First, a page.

Just 38% of company boards of directors have high levels of director quality and positive social dynamics, according to a Gartner survey of general counsel.
This statistic comes as many legal chiefs spend a significant amount of time focused on director onboarding, education and evaluation.
However, Gartner advises general counsel to spend more time sourcing and recruiting candidates for board roles.
These activities can improve director quality and social dynamics by 42%, according to a Gartner press release about its survey of 92 GCs.
The recent turmoil at OpenAI surrounding the interactions between the organization’s board and CEO Sam Altman has thrust boards into the spotlight. As part of Altman’s return to OpenAI after his firing, the board is being revamped.
Gartner suggests several steps general counsel can take to improve sourcing and recruiting efforts for their boards.
Identify necessary skills
A general counsel can start by working with their organization’s CEO and chief human resources officer to identify the skills needed from directors.
The skills identified should match with the organization’s strategy for change moving forward.
“Simply backfilling the skills of directors as they depart will create skills gaps as organization strategy evolves and economic and regulatory conditions continue to change,” Gartner says.
Additionally, board refreshment policies can help ensure director seats are filled with candidates who possess the skills demanded by the increasing oversight role boards must play, according to Gartner’s 2023 Corporate Governance Trends report.
For example, it is important that boards include directors who possess cybersecurity expertise, the report says.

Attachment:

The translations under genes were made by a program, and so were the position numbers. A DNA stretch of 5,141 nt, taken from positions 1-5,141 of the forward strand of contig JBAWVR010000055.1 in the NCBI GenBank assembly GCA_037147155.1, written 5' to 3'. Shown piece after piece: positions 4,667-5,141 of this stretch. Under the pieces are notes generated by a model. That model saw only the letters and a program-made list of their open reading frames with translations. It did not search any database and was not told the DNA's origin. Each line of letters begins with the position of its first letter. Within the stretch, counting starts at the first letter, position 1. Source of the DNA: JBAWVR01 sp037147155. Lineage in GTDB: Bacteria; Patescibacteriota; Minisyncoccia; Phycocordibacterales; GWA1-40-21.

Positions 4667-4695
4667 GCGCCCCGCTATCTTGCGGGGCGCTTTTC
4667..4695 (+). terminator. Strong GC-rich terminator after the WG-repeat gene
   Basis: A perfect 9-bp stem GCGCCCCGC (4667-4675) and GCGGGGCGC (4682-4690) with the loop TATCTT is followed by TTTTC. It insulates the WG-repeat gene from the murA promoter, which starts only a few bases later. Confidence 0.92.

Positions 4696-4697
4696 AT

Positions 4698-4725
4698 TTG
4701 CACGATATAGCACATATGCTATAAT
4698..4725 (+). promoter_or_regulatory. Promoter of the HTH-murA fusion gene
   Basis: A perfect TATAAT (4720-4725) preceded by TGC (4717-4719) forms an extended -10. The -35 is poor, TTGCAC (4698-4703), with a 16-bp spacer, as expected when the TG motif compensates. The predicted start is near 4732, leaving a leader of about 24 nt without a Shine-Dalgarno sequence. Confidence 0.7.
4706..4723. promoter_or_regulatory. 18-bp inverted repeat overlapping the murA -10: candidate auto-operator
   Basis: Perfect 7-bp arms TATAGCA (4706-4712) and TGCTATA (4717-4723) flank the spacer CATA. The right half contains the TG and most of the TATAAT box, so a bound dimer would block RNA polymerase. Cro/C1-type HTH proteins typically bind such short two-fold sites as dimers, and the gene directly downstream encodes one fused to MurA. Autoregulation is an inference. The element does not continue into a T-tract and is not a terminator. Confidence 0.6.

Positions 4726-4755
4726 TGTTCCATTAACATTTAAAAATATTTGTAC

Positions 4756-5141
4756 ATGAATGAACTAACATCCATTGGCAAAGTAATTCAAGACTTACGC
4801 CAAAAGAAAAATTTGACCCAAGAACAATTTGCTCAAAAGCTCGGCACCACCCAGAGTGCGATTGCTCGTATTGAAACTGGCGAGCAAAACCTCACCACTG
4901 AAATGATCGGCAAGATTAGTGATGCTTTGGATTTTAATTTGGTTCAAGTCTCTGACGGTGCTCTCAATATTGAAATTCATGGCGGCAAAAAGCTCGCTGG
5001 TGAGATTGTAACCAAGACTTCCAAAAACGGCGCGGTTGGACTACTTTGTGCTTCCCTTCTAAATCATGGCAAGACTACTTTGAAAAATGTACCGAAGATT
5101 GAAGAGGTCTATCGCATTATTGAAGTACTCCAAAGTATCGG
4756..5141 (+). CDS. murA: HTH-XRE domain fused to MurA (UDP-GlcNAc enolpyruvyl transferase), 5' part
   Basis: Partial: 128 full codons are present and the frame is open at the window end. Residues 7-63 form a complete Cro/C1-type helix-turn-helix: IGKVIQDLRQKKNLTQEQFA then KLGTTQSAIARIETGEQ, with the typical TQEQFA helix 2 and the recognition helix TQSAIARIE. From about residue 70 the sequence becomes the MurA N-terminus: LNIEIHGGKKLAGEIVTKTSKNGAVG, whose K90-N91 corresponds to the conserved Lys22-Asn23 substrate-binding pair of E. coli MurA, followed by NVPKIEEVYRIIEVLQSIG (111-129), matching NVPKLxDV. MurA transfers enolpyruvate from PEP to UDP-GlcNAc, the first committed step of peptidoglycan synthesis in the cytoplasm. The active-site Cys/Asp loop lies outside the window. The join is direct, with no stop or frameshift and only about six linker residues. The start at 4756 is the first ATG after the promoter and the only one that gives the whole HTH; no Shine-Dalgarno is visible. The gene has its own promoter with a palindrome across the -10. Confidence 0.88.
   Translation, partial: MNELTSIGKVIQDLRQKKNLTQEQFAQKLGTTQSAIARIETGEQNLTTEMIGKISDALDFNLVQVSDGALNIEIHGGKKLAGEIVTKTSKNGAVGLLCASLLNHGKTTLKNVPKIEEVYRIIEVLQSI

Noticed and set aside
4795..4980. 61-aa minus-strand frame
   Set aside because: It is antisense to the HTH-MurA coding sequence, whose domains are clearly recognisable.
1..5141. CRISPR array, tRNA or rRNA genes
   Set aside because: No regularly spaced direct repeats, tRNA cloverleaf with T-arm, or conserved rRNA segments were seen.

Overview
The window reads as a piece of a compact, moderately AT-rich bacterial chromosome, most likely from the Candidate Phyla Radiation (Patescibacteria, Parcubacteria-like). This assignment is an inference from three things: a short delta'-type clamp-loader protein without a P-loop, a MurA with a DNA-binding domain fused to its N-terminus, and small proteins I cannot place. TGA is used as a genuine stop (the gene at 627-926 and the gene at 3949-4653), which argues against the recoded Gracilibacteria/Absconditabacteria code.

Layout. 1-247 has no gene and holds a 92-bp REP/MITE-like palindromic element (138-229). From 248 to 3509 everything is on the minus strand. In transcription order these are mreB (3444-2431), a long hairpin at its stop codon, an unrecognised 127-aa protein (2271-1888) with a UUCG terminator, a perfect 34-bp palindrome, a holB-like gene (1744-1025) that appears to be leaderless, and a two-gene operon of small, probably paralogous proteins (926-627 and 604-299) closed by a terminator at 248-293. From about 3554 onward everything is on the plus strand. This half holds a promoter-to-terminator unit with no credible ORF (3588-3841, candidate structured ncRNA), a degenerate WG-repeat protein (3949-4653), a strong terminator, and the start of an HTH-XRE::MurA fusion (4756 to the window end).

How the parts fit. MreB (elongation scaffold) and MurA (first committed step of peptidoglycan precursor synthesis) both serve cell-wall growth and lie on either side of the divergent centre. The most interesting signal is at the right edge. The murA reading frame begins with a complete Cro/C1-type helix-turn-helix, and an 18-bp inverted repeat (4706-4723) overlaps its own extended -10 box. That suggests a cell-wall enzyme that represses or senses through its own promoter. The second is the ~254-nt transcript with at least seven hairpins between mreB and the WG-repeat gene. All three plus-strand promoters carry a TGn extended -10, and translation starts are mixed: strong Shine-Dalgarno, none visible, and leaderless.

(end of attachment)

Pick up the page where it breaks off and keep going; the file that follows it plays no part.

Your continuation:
Legal chiefs are also advised to work with CHROs to expand the talent pools of candidates being considered for board posts.
Extending the organization’s reach beyond typical recruiting pools can prevent any issues that may arise in trying to fill skills gaps that are identified.
“For instance, a candidate who has little to no experience serving on a board, but also has a strong cybersecurity background, could be a strong candidate that might slip through the cracks if executives place stringent requirements on previous board experience,” Gartner says.
Additionally, GCs should create and maintain a portfolio of potential director candidates, says James Crocker, director, research, for Gartner’s Legal & Compliance practice.
Collaborating with the board’s nominating committee chair can also help improve the quality of director nominations, according to Crocker.
There is at least one other way GCs can work with CHROs and board leaders to improve director quality.
Gartner recommends the executives and board chairs work together to educate the board on the importance of diverse perspectives.
This approach could help prevent directors from nominating board members like themselves, which Gartner says “has the effect of entrenching biases and blindspots already present in the current board makeup.”
Stakeholders are also seeking increased director diversity.
“Strategies to increase diversity include adopting a robust board evaluation process, increasing board size and adopting refreshment policies,” the Gartner corporate governance report says.